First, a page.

Wednesday, December 7, 2016

Leather Pants

Screen Shot 2016-12-07 at 10.54.00 PM
This tiny Indian restaurant was lit like some Christmas fanatic’s suburban mansion. Those bright, colorful blinking lights were almost seizure inducing.
“Are we ready for a birthday treat?” Marais said, grinning ear to ear.
“Whose birthday?” I asked.
“Yours of course, silly!” Everyone at the table burst out laughing.
Two Indian waiters sang Happy Birthday song while carrying out a special dessert cake with one lit candle in the middle of it. I blew it out unenthusiastically. Applauses all around. It wasn’t a big deal really. A harmless fun to get a free dessert out of this BYOB joint for a night out with my co-workers. But because it was Marais who initiated it, I resented it.

Marais was one of those people who got it easy in life because of his good looks. He resembled very much of a British actor, Ralph Fiennes. His wavy blond hair and charming smile were irresistible to many.
Marais came in for some carpentry work at a gallery where I worked as a lowly art handler. Then he charmed his way up to become a permanent hire in no time.

I got a leather jacket for my birthday that year. It was a jacket I had my eyes on for years but never had enough money to buy. I wore it day in and day out, not just because I loved it so much, but because it was my only winter jacket. Soon the pockets inside were worn out and had big holes in them. I’d lose my keys and change and they jangled inside it as I moved.
One day after work, I put my jacket on and found the inside pockets miraculously fixed. Marais tapped me on my shoulder.
“I think this is yours.” He said, handing me a leather jacket, which looked suspiciously similar to mine.
Apparently, Marais had exactly the same jacket as me.
“That’s funny, what a coincidence!” I told him, feeling mighty fraternal.
“Serendipitous it’s not. Mine isn’t all fucked up like this.” He said.
Holes in the inside pockets. Change, gone.
“Why do you have such an expensive jacket?” He asked me, smirking.
I didn’t like this guy.

It was an opening night at the gallery. People in fancy clothes crowded the place. As usual in these events, it wasn’t about marveling at those wallpapers passing as art but rather art of seeing and being seen. All staff had to work, serving wine and o'd'oeuvre to rich patrons. Marais fit in perfectly. He was having the grandest time chatting away. I saw countless old society ladies giving Marais huge tips and their phone numbers as they exited smiling at the end of the night. Call me petty. I hated Marais.

Then he disappeared. A Visa problem I heard.

I ran into him a year later on the street. I was contemplating where I would come up with $300 in two days for the deposit on our new apartment as I walked. I was still living with my then-girlfriend in a tenement building in Alphabet City, Manhattan; a real shit hole. We were about to move to Brooklyn for a better place. Everything was packed up and moved to a storage space and we were only sleeping there for a couple of nights until the move. Still $300 short. Those were hard times. Then I saw Ralph Fiennes smirking at me at the corner of 4th and Avenue A. It was Marais.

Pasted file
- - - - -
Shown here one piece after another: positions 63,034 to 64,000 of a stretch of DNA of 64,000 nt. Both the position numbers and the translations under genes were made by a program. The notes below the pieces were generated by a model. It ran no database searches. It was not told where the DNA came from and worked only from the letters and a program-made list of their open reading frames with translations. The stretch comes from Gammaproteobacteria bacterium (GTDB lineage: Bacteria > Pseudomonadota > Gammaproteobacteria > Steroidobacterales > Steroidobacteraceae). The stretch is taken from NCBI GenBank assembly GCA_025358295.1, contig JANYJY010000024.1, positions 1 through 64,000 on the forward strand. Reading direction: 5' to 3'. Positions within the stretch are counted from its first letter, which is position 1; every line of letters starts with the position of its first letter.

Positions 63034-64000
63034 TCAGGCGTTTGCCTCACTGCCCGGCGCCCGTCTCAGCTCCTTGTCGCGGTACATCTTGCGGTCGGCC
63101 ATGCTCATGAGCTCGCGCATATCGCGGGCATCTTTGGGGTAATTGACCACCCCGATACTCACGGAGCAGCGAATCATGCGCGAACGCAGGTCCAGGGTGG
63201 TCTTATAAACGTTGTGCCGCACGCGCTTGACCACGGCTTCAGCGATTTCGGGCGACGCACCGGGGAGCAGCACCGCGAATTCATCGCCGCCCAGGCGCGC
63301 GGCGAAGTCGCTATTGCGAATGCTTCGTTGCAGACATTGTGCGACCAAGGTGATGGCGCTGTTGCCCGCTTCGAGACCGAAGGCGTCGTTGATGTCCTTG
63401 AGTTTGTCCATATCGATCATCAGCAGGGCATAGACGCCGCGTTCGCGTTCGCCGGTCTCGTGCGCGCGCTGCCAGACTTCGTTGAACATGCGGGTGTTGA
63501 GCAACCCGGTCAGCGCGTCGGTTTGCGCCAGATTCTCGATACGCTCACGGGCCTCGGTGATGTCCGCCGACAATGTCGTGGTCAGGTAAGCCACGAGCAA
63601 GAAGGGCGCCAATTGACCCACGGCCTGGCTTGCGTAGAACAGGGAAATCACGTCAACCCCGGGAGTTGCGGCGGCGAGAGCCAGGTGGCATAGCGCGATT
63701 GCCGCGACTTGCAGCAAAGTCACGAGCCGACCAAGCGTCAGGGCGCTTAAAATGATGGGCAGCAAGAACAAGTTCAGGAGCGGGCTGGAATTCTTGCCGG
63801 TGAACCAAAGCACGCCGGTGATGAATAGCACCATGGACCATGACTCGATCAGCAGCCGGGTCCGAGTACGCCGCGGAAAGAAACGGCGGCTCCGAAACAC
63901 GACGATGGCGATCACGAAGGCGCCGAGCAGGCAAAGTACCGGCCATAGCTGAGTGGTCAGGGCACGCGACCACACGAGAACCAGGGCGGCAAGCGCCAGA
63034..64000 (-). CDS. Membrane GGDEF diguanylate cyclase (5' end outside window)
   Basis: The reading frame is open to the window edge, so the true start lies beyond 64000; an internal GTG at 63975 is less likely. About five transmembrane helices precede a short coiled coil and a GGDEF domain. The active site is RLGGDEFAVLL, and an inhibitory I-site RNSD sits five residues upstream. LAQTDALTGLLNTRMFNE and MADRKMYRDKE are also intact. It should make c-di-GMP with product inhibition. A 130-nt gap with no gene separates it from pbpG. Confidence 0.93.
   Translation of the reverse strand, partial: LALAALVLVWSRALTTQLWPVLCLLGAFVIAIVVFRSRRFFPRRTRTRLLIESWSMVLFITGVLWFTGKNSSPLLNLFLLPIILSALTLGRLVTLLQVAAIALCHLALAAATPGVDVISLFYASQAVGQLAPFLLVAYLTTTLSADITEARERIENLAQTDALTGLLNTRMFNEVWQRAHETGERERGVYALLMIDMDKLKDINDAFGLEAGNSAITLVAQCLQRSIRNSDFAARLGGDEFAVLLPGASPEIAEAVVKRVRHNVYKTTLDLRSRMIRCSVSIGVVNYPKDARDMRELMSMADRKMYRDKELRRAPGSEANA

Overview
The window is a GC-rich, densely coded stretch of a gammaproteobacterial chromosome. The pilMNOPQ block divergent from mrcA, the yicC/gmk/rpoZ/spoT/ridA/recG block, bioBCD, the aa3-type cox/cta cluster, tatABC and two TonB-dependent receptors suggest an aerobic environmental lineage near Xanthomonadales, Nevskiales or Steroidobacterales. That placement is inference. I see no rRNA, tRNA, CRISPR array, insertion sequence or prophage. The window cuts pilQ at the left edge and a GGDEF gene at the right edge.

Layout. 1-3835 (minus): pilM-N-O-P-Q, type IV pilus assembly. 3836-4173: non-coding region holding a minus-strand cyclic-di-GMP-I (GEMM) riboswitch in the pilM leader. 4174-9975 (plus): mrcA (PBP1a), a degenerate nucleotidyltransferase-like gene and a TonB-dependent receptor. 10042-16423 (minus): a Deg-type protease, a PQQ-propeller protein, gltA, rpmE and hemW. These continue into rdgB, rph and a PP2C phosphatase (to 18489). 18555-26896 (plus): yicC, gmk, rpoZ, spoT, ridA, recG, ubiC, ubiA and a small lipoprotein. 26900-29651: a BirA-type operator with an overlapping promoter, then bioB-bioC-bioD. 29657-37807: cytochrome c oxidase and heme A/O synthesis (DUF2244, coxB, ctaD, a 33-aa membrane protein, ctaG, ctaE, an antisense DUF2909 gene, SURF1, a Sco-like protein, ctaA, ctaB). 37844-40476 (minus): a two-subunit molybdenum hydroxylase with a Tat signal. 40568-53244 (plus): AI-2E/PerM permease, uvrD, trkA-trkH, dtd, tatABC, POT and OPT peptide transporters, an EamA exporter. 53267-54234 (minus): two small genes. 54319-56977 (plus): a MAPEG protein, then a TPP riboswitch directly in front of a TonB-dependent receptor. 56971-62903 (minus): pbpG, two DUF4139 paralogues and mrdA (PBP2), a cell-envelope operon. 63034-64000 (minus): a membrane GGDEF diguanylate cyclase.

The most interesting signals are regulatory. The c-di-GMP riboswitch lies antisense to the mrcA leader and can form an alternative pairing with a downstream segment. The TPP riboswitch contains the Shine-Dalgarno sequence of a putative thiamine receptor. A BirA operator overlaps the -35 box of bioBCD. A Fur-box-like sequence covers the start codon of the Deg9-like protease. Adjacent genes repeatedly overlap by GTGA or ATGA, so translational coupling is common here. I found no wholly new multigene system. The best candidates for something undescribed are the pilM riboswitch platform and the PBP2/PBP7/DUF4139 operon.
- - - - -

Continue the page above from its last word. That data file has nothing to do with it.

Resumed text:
He looked sharp in a black dress shirt, a fancy velvet vest, black leather pants and riding boots. My fingers kept playing with the tattered inside pockets.
“I’ve got to ask you a favor. I need a place to crash tonight.” He said, smelling like gin and smoke.
“Bad timing. I’m about to move and-“
“But you are not moving today, are you?” He cut me off.
“Well, no.”
I told him the place didn’t really have a living room space. It was true. It had a useless long narrow hallway that led to two tiny rooms- one for me and my girlfriend and the other for my roommate. Marais was adamant and very persuasive.
“Come on, just for one night. I’ll sleep on the floor.”
I finally caved in.
“Okay. You can sleep in the hallway.” I told him.
“All right, see you then.” He said as he turned around to leave.
“What? Where are you going?”
Apparently, he had some prior engagement. He’d call me when he came around.

“What an asshole!” My girlfriend exclaimed as I told her about Marais.
“And you’re letting him stay?”
“Well, you know that I usually don’t pick up an Euro-trash from the street on a regular bases. But gotta tell you, he’s very good looking.” I told her.

Marais finally showed up at the doorstep at two in the morning. He was completely inebriated. Before I even properly introduced him to my girlfriend, he fell on the floor face down. I had to back up because of the narrowness of the hallway.
“Well, nice to meet you too.”
I nudged Marais with my foot. No movement. Out cold.
“Look at him. Look at what he’s wearing. I bet those leather pants alone must’ve cost more than our rent.” She said with the tone of disgust.
That gave us an idea. We looked at each other and smiled mischievously.
Everything was going to be okay.